It started with Harvey Weinstein. When The New York Times and The New Yorker magazine broke their explosive stories that dozens of women reported incidents of sexual harassment, abuse and even rape by the Hollywood film producer, the revelations lit a fuse that had clearly been waiting for this breath of oxygen to spark.

FAST FOCUS

The business community is suddenly focused on its exposure for managers’ and employees’ atrocious behavior.

Since 1991, the year of the Clarence Thomas hearings, the number of carriers offering EPLI coverage has risen to more than 50 from five.

When cases result in defense and settlement costs, the average bill is $160,000. Jury awards often go much higher.

 

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The resulting #MeToo movement, a social media campaign that instantly went viral, highlighted just how prevalent sexual harassment is in the workplace. It vividly revealed a culture of harassment and intimidation that extends beyond casting calls and into boardrooms and office cubicles and, finally, the wallets of employment practices liability insurance carriers.

The business community is suddenly focused on its exposure for managers’ and employees’ atrocious behavior. Many expect increased awareness of sexual harassment—and its accompanying greater exposure—will most certainly drive sales of EPLI policies.

A Short History

The television phenomenon “Mad Men” made much of mid-century corporate culture, waxing nostalgic about alcohol-fueled lunch meetings, race relations and, yes, even sexual harassment. But the term itself wouldn’t emerge until 1973, when then-ombudsman Mary Rowe published “Saturn’s Rings,” a report about gender issues at the Massachusetts Institute of Technology.

The term would linger in relative obscurity within the halls of academia for years, until Supreme Court nominee Clarence Thomas’s confirmation hearing in 1991, when attorney Anita Hill testified before the Senate, alleging incidents of harassment by Thomas during their time together at the Equal Employment Opportunity Commission.

The televised hearing would captivate the nation and make “sexual harassment” a household phrase. While the Senate would go on to confirm Thomas to the high court 52-48, Hill’s testimony would energize a generation of women. Within a year, complaints of sexual harassment filed with the Equal Employment Opportunity Commission jumped nearly 60%.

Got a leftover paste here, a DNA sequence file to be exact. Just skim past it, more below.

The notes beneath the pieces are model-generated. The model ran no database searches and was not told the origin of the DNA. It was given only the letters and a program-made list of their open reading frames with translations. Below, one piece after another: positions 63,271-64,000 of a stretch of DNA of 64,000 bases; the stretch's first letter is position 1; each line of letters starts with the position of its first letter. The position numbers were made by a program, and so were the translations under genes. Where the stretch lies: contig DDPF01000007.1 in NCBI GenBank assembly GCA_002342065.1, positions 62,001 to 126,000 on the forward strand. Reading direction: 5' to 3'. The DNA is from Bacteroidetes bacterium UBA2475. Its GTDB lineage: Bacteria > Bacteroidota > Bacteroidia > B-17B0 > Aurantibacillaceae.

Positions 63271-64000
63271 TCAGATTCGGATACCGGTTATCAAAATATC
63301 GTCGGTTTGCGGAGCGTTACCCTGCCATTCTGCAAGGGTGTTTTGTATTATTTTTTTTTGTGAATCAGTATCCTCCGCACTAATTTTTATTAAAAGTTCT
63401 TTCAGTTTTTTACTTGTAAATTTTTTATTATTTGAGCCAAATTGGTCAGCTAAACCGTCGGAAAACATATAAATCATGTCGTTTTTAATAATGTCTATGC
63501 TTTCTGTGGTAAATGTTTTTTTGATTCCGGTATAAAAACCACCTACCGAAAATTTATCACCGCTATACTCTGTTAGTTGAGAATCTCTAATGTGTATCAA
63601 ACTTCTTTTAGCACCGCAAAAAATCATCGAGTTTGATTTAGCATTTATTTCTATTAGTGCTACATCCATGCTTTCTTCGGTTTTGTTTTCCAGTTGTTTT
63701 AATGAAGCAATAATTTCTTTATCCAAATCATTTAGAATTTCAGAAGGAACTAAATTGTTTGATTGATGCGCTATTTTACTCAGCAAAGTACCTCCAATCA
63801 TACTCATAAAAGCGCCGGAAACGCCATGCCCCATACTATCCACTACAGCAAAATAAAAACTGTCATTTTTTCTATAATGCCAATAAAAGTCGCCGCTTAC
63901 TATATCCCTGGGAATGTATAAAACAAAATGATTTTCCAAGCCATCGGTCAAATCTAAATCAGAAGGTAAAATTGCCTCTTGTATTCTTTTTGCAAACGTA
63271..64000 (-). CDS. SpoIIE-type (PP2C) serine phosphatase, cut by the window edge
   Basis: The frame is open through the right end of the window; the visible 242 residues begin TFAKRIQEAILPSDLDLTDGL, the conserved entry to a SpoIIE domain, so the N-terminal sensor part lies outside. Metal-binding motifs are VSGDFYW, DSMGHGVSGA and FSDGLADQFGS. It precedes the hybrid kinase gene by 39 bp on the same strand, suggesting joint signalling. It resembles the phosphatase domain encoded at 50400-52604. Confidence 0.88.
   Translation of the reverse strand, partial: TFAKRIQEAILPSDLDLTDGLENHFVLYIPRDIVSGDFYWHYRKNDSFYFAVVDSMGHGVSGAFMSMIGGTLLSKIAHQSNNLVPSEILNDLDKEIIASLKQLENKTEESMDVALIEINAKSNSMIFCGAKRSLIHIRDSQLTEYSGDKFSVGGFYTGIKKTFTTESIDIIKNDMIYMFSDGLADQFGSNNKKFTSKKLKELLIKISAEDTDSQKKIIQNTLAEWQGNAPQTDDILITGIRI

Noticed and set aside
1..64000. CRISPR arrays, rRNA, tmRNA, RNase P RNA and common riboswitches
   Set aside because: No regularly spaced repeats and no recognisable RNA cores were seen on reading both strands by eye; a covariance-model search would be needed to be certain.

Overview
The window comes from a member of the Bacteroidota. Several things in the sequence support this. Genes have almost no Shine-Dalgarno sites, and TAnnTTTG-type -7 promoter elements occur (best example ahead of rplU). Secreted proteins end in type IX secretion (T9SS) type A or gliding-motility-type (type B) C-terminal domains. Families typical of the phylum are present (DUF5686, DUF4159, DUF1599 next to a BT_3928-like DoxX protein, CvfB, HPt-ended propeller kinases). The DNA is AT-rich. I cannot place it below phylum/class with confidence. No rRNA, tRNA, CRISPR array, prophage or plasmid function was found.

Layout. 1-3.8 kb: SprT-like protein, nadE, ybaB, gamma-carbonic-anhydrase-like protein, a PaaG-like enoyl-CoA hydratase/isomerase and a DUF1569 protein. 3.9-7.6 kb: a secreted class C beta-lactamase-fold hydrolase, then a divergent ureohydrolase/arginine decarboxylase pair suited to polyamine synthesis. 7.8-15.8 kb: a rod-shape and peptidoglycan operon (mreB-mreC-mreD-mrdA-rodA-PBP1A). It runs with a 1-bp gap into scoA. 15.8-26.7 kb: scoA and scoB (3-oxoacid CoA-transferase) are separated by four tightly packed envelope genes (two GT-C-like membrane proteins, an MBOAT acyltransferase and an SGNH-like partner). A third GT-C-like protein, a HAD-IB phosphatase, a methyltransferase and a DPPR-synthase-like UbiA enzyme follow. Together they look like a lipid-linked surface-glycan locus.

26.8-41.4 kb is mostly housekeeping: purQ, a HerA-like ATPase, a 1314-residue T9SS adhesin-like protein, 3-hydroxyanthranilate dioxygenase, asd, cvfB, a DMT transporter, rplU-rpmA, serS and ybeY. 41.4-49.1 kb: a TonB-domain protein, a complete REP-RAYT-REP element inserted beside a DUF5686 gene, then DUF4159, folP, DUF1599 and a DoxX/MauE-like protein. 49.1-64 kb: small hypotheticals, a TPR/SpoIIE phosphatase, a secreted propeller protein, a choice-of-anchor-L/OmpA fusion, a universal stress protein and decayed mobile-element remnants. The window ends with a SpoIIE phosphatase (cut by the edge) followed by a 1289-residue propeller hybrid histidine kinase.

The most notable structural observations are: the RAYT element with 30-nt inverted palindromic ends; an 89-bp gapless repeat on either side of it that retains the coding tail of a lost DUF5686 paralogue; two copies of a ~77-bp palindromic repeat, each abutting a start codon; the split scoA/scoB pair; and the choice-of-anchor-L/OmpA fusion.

Despite the increased awareness of sexual harassment, the number of complaints has remained relatively static over the past decade and has even trended downward lately. The amount of payout, however, has increased substantially, suggesting that sexual harassment cases have become more expensive. In 2010, for example, the EEOC received 7,944 complaints at a cost of roughly $41 million in compensation. In 2017, the EEOC received nearly 6,700 complaints, resulting in more than $46 million paid out in claims.

Obviously, these are only the incidents that get reported. A recent EEOC study estimated that 75% of workplace harassment cases never get reported because of fear of retaliation, whether subtle or overt.

EPLI risk will likely go up as more women speak out. A 2017 ABC News-Washington Post poll found that 54% of American women have experienced “unwanted and inappropriate sexual advances” at some point in their lives. That works out to roughly 33 million American women who say they’ve been sexually harassed at work.

But it’s not just women. A 2015 survey by the National Center for Transgender Equality found that 47% of transgender people have reported a sexual assault.

Awareness, naturally, is higher than it has been in nearly a decade. That same poll showed 75% of Americans admit sexual harassment at work is a problem, while nearly two thirds called it a “serious” problem.

Additionally, a 2010 Society for Human Resource Management study found roughly a third of U.S. companies had dealt with sexual harassment claims within the past two years.

U.S. companies spent roughly $2.2 billion on liability coverage in 2016, including EPLI policies, according to insurance analytics firm MarketStance. It’s certainly a niche of the property-casualty industry that’s seen a lot of growth. Back in 1991, when Anita Hill testified, there were five carriers offering EPLI coverage. Today, there are more than 50.